- 29 Sep 2017
On 25 May 2016, the General Data Protection Regulation (“GDPR”) entered into force. After a transitional period of two years, these new European rules will also apply in Belgium. In our 4 May 2016 newsletter, we covered the ten things you need to know as an employer about the GDPR, followed by several newsflashes, among others about some important positions of the Privacy Commission and the Article 29 Working Party concerning the practical implementation of the GDPR. With regard to the general framework of the GDPR, we refer you to our website (www.gdprbelgium.be).
In this newsletter, we focus on some specific points of interest for employers and sectoral organisers (both referred to here as “organisers”) and also for pension funds (IORPs) in the context of data processing while implementing pension plans.
After all, a pension plan cannot be managed and executed without the processing of the personal data of the plan members and their beneficiaries. Just think for instance of the calculation of the vested pension rights, the preparation of the annual benefit statements, the payment of the retirement or death benefits.
The GDPR is applicable in all European companies, institutions and organisations and has been drafted in general terms, which sometimes makes it difficult to apply these new rules to this specific context of pension plans and pension funds. Indeed, there is no one-to-one relationship. Instead, we start from a three-party relationship between the organiser, the pension institution (pension fund or insurer) and the plan members. In addition, not only the plan members that enjoy the pension promise but also their beneficiaries are to be considered as “data subjects” within the meaning of the GDPR. Even though the latter are in fact third parties with regard to the pension promise, their personal data will also be processed, which makes them data subjects in the sense of the GDPR.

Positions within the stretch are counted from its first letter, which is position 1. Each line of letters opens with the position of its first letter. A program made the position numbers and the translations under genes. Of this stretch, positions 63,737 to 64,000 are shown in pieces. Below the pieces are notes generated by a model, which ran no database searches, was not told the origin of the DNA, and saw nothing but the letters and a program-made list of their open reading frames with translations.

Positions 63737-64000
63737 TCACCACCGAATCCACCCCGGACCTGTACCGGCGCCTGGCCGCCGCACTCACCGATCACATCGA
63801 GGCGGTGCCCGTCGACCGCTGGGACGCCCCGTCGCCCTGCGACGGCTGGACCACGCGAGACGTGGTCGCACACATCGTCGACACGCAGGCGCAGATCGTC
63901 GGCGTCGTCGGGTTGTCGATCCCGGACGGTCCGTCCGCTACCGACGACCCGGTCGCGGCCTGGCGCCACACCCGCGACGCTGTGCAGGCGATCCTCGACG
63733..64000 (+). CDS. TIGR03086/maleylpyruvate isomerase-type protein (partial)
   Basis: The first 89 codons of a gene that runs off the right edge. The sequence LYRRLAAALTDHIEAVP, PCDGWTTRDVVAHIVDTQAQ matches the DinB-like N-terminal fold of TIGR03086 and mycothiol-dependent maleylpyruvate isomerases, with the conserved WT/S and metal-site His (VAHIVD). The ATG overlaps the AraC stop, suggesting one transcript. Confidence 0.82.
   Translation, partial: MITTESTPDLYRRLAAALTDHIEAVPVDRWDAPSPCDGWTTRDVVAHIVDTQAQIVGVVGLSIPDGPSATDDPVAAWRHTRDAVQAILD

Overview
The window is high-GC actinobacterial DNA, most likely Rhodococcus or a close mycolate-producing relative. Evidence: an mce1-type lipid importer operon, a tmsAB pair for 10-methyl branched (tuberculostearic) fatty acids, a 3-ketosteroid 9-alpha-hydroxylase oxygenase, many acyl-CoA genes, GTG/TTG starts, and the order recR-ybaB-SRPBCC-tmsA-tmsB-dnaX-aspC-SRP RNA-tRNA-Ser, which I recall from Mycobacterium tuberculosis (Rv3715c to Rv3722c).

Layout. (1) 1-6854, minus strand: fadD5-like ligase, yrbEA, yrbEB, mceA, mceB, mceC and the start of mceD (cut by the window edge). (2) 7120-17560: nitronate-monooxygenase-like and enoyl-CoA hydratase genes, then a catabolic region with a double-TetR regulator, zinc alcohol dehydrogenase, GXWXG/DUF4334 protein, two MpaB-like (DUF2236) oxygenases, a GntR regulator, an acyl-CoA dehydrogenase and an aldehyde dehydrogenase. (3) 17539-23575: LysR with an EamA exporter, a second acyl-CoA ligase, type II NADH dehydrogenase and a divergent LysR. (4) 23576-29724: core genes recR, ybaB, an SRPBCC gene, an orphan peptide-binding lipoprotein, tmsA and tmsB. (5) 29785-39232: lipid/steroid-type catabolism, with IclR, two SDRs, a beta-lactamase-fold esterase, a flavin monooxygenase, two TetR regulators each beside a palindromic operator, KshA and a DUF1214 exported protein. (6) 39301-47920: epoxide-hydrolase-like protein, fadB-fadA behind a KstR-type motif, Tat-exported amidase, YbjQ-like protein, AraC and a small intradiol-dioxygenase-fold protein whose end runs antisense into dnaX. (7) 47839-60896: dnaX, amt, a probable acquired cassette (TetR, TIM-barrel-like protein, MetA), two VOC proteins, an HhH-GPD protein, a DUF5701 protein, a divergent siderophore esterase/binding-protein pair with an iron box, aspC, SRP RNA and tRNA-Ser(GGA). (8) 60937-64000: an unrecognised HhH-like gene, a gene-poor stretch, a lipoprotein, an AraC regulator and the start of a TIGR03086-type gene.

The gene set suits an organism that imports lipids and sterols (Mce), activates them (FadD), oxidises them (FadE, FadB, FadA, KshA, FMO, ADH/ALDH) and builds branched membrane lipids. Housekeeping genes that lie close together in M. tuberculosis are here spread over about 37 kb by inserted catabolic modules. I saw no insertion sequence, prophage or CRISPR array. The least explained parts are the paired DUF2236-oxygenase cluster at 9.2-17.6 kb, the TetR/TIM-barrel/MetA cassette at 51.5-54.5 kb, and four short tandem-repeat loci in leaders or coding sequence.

Furthermore, we do not need to start from scratch. Over the past few years, organisers and pension funds have taken numerous measures in the context of the secure processing of personal data. It is important to take this into account as much as possible, and by doing so avoid additional administrative burden for the pension funds, as well as over-engineering.
In this newsletter, we focus on a couple of the specific themes that have a particular relevance for the application of the GDPR in the context of occupational pensions. In this respect, some questions will remain unanswered as a common position of the pensions sector is still to be reached. We also briefly explain which documents should be reviewed in order to be GDPR-proof in time.
We hope you enjoy the read.